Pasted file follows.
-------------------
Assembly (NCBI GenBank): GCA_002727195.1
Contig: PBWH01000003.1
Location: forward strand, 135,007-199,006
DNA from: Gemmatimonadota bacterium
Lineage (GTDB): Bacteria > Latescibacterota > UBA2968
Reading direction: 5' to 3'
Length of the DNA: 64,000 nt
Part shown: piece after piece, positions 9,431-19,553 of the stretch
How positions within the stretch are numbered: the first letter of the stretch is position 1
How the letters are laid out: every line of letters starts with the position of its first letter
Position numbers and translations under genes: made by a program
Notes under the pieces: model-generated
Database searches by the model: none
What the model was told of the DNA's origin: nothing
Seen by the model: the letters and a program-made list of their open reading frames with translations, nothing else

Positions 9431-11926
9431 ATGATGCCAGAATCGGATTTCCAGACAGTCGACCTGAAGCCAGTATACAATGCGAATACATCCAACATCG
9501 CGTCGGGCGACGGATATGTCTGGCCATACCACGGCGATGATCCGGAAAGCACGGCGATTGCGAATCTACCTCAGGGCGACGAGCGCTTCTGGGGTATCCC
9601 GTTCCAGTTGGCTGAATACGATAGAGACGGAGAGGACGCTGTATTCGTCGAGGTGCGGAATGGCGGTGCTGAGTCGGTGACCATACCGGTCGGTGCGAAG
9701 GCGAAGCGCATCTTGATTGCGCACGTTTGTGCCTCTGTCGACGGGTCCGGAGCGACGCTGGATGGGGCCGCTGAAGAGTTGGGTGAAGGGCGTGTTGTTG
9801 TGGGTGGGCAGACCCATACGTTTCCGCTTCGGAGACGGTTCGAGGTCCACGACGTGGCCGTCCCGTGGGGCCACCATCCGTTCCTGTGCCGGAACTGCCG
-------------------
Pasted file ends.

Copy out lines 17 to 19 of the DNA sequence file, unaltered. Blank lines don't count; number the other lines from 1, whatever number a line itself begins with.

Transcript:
9431 ATGATGCCAGAATCGGATTTCCAGACAGTCGACCTGAAGCCAGTATACAATGCGAATACATCCAACATCG
9501 CGTCGGGCGACGGATATGTCTGGCCATACCACGGCGATGATCCGGAAAGCACGGCGATTGCGAATCTACCTCAGGGCGACGAGCGCTTCTGGGGTATCCC
9601 GTTCCAGTTGGCTGAATACGATAGAGACGGAGAGGACGCTGTATTCGTCGAGGTGCGGAATGGCGGTGCTGAGTCGGTGACCATACCGGTCGGTGCGAAG